This is why guys like Zo look so angry and out-of-place these days. Zo's from a different era, when scary-as-shit was the norm in the East. Now he's like a silent actor in the days of the talkies: miscast and on a different emotional plane than the rest of the guys on the floor. Oak, Starks, the Davis brothers, Parish, they are now stock characters of a bygone era. These days even Charles Smith would be a bad-motha-shut-yo-mouth.
Ron-Ron and Stephen Jackson, you were born a decade too late.
Many have ascribed this shift to rule changes and/or players' growing interest in "good guy" ad contracts. But I wonder if we can read this shift as indicative not only of changes in the Lig but of changes in American cultural values. A shift away from the "me"-80s and the opulent 90s bubble. A shift from "Be like Mike" to "Brotherhood on 3."
One could point to the shift in popular enthusiasm from "star" sports like basketball to the "team" sport of the NFL. From the superstar dynasties of Larry, Magic, Michael, and Hakeem to "playing the right way" champions like the Spurs and the Pistons. But one could easily find exceptions to this formulation. More interestingly, we can see a shift in the ideal of the Lig superstar through three incarnations of the "next Jordan": the Harold Miner, the Mamba, and the Lebrand.
Who can forget Harold Miner? The man who became a morality tale. So much potential, and where is Harold now? Good question. His reincarnation can be found at the end of the Twolves bench with the name Green sewn onto the back of his jersey. As exciting as Gerald has been, his Mineresque minuoettes have garned none of the frothering that they would have in the 90s. We've been burned before. We remember Harold Miner. Never again. Even so, the fortunes of the "next Harold Miner" are extreme. Not only did the TWolves (the TWolves!) not extend his contract, they're not even giving him playing time. A backlash seems in order. A backlash against the adulation of jumping skills. A backlash against pure athleticism as the ultimate virtue.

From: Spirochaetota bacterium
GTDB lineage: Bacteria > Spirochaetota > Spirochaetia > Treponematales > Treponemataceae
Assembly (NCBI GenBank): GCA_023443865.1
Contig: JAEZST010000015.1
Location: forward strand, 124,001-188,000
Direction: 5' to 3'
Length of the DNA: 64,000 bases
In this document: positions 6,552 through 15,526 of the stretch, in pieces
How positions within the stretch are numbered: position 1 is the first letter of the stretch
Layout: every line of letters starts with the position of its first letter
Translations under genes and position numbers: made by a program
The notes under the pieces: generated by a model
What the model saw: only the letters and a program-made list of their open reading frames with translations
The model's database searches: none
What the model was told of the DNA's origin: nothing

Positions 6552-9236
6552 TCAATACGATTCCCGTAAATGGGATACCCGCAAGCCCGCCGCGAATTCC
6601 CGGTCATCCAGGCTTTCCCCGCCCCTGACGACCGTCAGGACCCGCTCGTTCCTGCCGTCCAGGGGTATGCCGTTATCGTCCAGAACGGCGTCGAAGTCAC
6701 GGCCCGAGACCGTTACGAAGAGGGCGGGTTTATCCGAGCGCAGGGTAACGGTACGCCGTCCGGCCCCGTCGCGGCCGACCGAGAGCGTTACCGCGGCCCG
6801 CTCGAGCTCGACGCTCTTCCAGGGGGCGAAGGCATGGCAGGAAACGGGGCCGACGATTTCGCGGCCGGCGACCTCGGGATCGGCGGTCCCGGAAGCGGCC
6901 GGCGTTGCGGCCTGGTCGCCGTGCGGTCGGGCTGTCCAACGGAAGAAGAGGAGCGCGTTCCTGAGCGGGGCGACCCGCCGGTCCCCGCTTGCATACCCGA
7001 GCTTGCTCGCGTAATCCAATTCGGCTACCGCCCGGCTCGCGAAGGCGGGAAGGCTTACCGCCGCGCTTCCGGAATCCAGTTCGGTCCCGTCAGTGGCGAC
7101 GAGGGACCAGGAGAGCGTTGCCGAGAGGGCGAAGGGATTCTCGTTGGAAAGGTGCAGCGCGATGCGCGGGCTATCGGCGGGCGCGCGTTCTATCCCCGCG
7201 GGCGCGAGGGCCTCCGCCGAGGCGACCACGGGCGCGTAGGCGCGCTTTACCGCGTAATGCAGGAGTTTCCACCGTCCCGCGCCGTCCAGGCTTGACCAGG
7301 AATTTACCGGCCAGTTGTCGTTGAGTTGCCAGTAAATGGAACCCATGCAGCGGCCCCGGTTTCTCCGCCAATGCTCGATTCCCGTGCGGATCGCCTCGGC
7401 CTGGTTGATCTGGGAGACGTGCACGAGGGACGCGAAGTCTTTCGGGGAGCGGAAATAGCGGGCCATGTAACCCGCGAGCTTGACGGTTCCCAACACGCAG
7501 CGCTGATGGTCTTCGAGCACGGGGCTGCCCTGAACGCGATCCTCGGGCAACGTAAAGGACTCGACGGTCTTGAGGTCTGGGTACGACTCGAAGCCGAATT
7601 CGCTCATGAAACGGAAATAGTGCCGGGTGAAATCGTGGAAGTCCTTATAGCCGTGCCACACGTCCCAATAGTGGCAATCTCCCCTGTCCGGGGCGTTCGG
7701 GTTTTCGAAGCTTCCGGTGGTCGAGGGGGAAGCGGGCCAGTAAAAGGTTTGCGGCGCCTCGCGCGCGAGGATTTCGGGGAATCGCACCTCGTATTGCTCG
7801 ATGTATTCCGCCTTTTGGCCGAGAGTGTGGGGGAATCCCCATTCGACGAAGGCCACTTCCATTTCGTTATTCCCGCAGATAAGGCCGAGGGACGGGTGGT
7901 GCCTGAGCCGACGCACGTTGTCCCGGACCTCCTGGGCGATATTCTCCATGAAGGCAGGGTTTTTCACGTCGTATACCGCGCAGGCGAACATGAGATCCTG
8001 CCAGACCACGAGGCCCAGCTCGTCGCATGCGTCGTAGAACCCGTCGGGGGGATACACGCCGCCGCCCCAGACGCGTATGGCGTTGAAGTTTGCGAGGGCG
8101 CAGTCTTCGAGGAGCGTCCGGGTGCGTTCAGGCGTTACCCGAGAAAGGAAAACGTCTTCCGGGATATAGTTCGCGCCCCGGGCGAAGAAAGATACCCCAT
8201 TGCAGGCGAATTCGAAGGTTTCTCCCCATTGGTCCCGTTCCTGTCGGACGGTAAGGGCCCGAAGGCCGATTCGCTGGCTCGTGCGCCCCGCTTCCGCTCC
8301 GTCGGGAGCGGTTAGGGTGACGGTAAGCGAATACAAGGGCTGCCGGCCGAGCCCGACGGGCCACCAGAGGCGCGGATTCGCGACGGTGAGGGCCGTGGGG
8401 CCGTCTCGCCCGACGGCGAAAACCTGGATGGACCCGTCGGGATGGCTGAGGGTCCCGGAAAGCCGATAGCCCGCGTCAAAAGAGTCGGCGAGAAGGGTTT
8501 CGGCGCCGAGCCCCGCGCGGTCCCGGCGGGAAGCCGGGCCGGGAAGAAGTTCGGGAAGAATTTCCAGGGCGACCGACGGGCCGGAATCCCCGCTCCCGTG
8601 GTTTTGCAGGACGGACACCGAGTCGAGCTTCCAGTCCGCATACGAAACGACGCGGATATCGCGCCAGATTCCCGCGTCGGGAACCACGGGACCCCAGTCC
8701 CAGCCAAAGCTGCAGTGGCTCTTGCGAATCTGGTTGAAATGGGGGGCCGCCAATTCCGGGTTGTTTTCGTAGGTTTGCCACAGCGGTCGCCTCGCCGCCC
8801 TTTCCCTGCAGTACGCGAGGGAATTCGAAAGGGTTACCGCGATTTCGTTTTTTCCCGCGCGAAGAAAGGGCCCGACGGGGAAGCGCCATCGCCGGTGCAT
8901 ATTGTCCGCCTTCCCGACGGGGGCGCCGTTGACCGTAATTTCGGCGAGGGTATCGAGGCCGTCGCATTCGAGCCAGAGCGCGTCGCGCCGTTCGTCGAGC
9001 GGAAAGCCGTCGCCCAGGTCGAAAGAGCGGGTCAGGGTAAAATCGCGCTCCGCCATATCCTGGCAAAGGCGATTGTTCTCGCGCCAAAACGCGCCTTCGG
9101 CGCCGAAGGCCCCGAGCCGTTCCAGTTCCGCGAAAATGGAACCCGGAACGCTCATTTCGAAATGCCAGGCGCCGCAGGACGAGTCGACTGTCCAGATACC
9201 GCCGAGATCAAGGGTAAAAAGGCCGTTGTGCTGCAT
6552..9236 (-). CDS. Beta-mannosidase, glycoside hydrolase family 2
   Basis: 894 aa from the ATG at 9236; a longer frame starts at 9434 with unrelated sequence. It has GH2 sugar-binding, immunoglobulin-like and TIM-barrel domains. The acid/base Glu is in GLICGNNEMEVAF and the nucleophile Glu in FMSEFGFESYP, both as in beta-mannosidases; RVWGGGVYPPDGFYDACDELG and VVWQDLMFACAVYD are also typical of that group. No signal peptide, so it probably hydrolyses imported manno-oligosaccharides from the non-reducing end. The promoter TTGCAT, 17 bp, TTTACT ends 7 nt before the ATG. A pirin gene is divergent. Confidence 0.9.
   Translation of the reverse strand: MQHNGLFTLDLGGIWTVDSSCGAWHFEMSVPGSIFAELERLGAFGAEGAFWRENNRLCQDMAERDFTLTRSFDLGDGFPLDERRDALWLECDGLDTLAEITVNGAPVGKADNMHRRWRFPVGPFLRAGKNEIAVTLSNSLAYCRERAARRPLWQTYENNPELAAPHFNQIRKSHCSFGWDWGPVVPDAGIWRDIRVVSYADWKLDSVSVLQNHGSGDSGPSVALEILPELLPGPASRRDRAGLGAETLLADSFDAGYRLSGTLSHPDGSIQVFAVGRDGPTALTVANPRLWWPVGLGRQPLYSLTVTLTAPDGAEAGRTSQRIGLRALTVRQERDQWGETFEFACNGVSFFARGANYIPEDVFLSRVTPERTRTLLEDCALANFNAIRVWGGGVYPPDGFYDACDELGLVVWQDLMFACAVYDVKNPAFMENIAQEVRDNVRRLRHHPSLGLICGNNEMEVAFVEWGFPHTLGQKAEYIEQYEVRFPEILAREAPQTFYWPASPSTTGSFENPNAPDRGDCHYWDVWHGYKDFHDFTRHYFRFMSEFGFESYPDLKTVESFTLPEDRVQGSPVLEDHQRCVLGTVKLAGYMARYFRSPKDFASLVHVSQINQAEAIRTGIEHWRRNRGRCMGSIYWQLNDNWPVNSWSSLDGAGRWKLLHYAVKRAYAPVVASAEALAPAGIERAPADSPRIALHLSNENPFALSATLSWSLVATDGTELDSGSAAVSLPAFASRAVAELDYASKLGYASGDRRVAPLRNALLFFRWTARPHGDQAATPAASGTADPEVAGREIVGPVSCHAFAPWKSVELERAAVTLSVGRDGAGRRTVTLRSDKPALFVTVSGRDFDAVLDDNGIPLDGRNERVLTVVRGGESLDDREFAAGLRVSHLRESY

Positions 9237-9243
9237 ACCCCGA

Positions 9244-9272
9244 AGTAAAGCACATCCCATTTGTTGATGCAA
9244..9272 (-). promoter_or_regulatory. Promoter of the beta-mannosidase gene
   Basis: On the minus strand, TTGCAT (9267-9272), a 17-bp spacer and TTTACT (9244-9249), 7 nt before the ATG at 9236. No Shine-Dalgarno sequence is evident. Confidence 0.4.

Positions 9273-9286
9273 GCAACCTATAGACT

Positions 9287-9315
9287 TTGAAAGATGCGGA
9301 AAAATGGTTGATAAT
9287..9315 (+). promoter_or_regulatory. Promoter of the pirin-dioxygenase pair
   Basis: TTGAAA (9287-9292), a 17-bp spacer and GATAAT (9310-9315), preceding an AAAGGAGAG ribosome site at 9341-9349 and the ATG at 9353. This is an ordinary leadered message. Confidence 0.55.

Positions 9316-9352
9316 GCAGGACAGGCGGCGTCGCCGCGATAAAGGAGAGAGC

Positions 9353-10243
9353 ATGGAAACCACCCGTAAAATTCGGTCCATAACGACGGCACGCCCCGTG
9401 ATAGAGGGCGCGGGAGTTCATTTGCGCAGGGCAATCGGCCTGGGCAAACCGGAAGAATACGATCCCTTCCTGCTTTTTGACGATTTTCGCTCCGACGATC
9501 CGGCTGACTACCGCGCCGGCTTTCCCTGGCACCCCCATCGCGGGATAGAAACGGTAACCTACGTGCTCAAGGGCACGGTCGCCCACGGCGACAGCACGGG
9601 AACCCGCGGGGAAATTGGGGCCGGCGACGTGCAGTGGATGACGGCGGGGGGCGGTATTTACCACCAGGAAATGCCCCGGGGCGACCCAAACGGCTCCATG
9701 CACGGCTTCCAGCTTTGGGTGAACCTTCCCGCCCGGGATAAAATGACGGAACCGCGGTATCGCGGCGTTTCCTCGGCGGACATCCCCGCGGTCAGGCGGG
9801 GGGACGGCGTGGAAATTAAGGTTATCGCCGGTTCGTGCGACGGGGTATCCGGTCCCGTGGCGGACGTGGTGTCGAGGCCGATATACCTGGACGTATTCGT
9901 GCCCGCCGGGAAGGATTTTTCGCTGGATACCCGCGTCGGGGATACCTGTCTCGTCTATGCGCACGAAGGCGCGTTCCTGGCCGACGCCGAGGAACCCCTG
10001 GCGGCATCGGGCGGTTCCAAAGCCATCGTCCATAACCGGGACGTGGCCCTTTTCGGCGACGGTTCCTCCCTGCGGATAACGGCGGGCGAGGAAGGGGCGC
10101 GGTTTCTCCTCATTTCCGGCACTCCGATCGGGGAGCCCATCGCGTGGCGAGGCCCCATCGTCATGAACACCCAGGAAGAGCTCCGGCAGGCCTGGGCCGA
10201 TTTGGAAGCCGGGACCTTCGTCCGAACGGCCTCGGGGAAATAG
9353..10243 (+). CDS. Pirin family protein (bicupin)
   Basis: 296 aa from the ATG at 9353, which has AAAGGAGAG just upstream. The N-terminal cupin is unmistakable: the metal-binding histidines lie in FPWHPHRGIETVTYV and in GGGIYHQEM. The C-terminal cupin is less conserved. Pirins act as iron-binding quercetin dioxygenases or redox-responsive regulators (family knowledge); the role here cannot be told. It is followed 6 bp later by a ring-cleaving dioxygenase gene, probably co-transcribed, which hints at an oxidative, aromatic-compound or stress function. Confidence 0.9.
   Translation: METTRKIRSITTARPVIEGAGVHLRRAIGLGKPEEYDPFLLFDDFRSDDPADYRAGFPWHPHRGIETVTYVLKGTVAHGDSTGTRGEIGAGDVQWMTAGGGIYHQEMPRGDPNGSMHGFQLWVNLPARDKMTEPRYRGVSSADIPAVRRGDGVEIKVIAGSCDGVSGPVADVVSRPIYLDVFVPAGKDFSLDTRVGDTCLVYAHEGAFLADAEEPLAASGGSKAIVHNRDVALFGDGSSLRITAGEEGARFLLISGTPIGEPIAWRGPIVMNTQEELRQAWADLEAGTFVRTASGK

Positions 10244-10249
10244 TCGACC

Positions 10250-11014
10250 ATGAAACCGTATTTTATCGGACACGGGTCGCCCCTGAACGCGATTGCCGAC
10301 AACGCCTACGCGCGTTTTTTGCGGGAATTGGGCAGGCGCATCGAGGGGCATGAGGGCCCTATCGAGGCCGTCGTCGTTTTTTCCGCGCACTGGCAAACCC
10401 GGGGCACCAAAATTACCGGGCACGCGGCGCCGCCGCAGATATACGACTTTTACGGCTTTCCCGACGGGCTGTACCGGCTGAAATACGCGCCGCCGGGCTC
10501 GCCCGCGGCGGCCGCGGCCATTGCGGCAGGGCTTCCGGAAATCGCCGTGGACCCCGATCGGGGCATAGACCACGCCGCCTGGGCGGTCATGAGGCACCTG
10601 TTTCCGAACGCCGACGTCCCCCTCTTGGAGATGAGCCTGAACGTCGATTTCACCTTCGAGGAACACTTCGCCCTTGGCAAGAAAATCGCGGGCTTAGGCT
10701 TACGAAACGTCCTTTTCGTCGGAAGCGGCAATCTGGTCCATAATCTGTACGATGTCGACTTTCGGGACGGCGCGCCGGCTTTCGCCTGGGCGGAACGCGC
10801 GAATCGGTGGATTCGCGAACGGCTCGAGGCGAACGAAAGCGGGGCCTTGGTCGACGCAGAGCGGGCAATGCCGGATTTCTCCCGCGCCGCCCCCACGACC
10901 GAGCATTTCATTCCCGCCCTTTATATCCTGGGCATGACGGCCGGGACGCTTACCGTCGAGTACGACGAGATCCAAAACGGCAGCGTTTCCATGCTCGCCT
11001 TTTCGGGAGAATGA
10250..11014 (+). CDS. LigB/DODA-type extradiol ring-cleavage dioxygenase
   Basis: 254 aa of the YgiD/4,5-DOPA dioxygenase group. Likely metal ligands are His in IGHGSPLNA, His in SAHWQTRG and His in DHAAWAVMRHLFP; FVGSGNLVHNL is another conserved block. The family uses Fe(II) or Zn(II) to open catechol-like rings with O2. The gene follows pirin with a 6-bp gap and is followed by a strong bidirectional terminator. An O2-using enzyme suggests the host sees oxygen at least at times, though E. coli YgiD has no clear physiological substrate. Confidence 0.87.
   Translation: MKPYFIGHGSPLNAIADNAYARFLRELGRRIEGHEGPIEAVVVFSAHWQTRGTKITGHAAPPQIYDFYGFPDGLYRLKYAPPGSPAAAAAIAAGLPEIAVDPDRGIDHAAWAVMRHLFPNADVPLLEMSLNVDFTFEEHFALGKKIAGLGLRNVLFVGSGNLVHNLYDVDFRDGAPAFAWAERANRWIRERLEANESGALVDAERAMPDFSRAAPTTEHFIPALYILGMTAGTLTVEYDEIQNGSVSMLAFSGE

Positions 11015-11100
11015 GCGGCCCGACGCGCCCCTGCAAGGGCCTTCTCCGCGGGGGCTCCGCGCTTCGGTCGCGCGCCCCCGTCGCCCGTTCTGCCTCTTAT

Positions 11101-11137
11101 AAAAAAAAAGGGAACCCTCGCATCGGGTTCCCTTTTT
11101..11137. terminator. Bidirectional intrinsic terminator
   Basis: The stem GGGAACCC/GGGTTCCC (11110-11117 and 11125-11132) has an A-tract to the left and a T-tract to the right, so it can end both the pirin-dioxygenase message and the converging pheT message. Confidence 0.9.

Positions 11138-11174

Then we have the "next next Jordan": the Mamba. Kobe has become a lesson in superstar gone bad. He has the talent. He has the skills. He has the dedication. But that no longer seems enough. The media frenzy is there. But the media frenzy centers on ridicule. Jordan's indiscretions amounted to mumblings of infidelity and gambling at best. Kobe's indiscretions are front page. Kobe's are headline. The media displays a level of moralizing that did not exist in Jordan's NBA. Maybe if he wins another championship, Kobe will be redeemed. But how much can we bet that his winning would be transformed into a tale of redemption where selfish Kobe became selfless Kobe, a tale of putting one's ego aside and learning to be a team player. For now the "next next Jordan" is the Mamba, a self-proclaimed snake. A model for bad superstardom.